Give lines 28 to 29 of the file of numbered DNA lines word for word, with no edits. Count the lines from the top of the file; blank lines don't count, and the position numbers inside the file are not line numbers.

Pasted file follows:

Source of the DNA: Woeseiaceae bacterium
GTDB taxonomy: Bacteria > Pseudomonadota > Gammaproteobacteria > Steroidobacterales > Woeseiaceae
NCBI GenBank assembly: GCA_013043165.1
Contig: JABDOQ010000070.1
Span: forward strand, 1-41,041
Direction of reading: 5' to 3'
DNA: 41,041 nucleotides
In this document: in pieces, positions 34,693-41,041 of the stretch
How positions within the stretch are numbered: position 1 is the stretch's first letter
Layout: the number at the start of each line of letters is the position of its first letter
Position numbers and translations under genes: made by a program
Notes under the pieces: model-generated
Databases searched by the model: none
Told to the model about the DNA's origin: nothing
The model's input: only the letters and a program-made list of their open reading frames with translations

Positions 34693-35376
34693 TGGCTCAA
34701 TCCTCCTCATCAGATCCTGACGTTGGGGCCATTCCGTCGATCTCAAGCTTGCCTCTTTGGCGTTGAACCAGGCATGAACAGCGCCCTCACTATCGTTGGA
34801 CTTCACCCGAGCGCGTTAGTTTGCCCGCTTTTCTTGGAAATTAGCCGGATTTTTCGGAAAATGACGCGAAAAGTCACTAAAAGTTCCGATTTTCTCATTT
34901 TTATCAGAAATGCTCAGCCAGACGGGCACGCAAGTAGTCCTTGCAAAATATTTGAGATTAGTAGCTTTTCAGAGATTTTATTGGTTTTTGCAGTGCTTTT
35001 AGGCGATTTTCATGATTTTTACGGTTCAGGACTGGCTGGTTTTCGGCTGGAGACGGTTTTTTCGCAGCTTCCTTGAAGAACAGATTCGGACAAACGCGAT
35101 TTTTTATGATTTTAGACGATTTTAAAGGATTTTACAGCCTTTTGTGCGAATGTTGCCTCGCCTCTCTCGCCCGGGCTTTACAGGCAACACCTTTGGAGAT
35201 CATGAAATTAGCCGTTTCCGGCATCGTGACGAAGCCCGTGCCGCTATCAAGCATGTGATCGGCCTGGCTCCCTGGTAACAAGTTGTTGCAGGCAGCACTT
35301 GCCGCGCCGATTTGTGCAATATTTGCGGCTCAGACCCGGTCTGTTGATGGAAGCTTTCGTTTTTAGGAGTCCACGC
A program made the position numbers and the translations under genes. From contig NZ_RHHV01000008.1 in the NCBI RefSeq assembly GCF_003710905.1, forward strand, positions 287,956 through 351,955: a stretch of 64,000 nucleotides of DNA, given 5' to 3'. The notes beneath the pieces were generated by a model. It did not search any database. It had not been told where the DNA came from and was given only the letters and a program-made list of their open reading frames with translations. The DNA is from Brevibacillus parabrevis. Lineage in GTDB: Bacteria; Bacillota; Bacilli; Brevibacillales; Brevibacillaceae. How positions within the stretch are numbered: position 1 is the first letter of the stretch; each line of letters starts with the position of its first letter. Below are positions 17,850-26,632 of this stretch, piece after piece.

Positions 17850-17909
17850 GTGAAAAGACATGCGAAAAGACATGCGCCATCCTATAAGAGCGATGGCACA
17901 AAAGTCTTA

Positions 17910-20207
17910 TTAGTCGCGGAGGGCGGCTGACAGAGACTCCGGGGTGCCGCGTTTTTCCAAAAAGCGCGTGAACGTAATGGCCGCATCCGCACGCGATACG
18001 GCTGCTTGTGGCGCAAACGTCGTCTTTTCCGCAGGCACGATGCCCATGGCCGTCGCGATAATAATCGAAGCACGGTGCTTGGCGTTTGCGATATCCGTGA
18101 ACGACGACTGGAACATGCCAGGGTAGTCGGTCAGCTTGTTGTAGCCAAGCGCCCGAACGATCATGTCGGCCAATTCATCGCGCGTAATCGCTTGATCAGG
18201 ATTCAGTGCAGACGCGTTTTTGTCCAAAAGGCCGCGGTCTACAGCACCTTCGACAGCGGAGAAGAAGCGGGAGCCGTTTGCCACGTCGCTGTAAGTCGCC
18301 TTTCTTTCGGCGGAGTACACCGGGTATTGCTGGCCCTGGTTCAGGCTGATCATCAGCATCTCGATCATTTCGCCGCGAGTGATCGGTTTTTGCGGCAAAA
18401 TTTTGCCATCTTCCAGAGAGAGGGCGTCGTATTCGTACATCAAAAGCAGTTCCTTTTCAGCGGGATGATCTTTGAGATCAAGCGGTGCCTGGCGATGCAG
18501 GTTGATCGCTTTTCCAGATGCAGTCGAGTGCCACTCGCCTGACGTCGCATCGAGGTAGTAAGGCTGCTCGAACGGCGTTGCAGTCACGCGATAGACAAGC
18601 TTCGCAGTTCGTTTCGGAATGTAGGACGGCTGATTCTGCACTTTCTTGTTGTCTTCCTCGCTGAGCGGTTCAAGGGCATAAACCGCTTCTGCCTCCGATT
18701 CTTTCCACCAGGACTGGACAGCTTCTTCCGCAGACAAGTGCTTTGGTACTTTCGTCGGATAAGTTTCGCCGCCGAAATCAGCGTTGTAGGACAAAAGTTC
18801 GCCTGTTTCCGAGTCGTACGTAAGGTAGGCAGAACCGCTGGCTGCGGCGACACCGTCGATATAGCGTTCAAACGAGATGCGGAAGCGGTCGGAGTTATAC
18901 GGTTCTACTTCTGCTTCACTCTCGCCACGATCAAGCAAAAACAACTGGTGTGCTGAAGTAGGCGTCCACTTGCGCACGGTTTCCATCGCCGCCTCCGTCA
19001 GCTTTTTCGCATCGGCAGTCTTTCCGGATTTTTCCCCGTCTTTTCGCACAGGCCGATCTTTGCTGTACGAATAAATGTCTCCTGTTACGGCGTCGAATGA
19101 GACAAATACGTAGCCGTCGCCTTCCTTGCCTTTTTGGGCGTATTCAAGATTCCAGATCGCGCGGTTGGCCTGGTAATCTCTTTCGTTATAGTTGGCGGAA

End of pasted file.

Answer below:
17901 AAAGTCTTA

Positions 17910-20207